Saudi Arabia's hotel pipeline is 76 percent of country's existing stock

Le Meridien Makkah, Saudi Arabia. Photo credit: Marriott International.

Saudi Arabia's pipeline has more than 64,000 guestrooms in development, according to the latest numbers from STR. These totals make up 76 percent of the more than 84,500 existing hotel guestrooms in the country.

“Saudi Arabia’s hotel market is going through a period of massive supply expansion,” Philip Wooller, STR's area director for the Middle East and Africa, said in a statement. “In the short term, we’ve already seen this growth affect performance levels, and this trend should continue as more and more properties start to come online. But it is important to note that this is part of a major long-term investment for the market to further develop its infrastructure to accommodate millions of annual visitors, which come for religious pilgrimages and as new tourism attractions spring up as part of Vision 2030.” 

As of January, Saudi Arabia has 187 hotel projects in the planning, final planning and in construction phases. The construction phase, which makes up the largest portion of the pipeline, has approximately 40,000 guestrooms in 94 projects. 

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The hotel market in Makkah (also known as Mecca) is set to have the largest number of new hotels with more than 23,000 guestrooms under construction and more than 32,000 guestrooms in the holy city's pipeline.

Meanwhile, Jeddah and Riyadh are each close to reaching 10,000 guestrooms in the planning, final planning and construction phases.

Dubai has the largest number of guestrooms under construction in MENA.

Vision 2030, an initiative announced in 2017, will further expand Saudi Arabia's hotel industry with major investments in the country’s tourism sector, including a Red Sea luxury beachfront resort. STR analysts predict the project, which is scheduled for construction to begin next year, has the potential for strong tourism business, especially if some restrictions that maintain the country’s religious customs are eased at the site.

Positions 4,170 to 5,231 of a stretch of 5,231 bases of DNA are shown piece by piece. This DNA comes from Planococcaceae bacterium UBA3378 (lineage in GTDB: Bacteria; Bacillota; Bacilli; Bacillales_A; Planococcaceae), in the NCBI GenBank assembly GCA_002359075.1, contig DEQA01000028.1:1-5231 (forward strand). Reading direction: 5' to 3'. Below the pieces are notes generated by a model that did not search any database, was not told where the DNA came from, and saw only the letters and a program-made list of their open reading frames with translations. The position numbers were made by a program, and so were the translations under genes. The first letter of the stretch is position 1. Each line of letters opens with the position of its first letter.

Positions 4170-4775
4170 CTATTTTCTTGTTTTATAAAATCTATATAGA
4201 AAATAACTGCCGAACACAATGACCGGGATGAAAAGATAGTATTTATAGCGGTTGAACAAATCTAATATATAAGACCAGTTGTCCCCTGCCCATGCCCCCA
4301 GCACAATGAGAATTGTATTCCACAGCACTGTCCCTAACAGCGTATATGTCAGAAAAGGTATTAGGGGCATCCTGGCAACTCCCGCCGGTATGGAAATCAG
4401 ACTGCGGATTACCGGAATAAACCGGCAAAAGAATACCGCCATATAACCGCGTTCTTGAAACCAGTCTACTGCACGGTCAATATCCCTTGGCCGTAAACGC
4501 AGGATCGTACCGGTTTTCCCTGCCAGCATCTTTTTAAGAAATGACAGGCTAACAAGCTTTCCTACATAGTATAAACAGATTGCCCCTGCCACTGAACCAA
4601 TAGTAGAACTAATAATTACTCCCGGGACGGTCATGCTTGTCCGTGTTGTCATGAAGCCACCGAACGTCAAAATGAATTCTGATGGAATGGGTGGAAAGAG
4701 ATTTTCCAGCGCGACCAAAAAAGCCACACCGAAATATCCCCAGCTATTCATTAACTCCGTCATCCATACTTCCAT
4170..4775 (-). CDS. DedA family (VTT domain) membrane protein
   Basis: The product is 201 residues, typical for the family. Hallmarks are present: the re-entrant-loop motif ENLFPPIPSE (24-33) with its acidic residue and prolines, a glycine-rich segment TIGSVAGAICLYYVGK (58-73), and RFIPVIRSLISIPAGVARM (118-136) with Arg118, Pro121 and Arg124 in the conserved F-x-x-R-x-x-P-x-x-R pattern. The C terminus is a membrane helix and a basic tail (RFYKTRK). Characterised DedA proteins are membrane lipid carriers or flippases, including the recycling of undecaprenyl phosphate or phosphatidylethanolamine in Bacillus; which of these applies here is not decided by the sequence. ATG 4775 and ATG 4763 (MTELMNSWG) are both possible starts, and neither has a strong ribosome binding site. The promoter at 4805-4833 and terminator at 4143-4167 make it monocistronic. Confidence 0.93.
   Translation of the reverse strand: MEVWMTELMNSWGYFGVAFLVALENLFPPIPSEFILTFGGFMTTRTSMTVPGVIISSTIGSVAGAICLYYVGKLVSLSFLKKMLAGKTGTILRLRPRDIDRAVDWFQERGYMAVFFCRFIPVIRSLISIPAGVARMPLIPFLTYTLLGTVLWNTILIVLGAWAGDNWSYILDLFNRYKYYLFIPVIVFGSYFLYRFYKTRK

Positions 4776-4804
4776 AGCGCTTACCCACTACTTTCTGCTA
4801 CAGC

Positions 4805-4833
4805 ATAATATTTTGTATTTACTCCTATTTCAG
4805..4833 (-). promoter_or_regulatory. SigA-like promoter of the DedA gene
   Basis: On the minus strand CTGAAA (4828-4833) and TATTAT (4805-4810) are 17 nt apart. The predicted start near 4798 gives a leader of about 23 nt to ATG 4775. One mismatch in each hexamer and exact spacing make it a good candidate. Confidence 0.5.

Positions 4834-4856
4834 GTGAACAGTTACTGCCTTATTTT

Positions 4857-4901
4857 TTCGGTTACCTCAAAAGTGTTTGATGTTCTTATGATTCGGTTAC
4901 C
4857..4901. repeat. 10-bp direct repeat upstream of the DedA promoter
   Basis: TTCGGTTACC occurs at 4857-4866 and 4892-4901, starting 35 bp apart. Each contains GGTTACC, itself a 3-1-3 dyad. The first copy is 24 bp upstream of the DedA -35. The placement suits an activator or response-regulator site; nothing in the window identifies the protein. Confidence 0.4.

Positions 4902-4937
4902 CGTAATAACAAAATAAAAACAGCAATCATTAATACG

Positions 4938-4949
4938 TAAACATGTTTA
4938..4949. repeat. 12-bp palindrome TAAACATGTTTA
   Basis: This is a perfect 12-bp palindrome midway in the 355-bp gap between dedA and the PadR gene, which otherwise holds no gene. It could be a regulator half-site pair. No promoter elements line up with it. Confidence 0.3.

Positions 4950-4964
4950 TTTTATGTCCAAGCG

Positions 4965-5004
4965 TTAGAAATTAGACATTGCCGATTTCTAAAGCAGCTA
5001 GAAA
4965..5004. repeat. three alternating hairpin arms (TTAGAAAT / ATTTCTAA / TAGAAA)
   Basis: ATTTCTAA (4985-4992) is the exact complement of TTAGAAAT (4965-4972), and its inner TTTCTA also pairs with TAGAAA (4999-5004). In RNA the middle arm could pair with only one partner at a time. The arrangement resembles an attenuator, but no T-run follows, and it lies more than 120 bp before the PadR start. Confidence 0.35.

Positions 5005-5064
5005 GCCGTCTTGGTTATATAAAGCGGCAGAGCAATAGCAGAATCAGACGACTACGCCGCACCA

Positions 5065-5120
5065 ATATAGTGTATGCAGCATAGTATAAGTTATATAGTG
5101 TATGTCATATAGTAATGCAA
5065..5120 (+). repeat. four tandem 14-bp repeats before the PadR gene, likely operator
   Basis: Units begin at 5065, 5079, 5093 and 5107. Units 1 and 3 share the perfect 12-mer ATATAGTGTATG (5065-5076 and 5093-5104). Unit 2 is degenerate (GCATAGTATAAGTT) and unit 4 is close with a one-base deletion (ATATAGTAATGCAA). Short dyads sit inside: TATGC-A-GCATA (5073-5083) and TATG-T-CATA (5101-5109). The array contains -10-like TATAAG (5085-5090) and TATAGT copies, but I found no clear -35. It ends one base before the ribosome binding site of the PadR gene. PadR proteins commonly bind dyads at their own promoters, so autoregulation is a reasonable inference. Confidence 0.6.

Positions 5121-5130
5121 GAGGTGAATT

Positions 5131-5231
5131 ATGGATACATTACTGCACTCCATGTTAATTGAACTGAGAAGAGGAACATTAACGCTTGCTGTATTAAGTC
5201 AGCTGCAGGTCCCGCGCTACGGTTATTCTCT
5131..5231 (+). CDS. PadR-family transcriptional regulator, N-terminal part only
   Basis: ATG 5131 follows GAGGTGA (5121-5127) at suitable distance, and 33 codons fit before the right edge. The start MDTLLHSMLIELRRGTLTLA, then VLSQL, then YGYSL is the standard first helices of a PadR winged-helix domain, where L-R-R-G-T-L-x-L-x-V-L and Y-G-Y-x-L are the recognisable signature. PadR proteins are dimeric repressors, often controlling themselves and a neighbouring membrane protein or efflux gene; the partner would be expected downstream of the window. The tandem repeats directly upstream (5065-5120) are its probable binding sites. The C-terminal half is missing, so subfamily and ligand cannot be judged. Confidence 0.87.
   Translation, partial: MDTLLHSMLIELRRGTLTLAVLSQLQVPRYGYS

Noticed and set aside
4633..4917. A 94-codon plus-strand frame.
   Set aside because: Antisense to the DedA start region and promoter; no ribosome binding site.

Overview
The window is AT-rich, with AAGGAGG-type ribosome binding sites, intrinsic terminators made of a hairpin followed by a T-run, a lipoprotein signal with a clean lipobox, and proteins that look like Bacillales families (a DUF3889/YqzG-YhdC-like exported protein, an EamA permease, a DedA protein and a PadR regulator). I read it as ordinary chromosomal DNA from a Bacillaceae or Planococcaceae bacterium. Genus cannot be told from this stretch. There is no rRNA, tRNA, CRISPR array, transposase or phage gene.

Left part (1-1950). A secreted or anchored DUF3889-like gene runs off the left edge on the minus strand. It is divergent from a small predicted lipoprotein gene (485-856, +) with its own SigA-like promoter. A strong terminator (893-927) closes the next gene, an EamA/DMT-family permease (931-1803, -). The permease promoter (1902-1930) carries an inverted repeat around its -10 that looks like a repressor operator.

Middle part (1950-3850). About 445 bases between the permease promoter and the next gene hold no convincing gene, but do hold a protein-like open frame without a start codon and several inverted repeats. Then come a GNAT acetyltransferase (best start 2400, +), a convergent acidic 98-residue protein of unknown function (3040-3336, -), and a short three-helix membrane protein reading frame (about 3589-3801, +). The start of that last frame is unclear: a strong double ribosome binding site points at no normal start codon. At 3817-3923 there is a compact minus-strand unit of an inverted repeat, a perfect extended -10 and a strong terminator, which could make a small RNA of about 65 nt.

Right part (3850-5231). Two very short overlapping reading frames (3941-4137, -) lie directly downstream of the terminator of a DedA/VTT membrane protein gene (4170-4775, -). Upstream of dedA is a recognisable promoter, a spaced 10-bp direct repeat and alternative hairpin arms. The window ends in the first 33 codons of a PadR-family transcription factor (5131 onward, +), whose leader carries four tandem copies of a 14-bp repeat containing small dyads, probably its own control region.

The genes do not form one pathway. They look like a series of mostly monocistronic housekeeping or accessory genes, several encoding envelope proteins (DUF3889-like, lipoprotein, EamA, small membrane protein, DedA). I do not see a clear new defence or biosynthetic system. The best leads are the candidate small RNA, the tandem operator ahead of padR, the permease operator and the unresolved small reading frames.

STR predicts Saudi Arabia's slumping hotel performance will increase along with the supply boost. The country recorded a 5.2-percent decline in occupancy and a 4.4-percent decline in ADR last year. The sharp declines pushed RevPAR down 9.3 percent compared with 2016.

However, performance data for January 2018 has already shown that performance is on the rebound. Occupancy rose 6.4 percent while ADR dropped 5.2 percent, driving RevPAR to increase 0.9 percent year-over-year. “As oil prices continue to rise, we should see performance levels start to recuperate over time. Although there will likely be a delayed effect, in the long run Saudi Arabia’s investment in tourism infrastructure should help protect the market’s hotel sector during future periods of lower oil prices and help boost performance growth when oil prices are high,” Wooller said.

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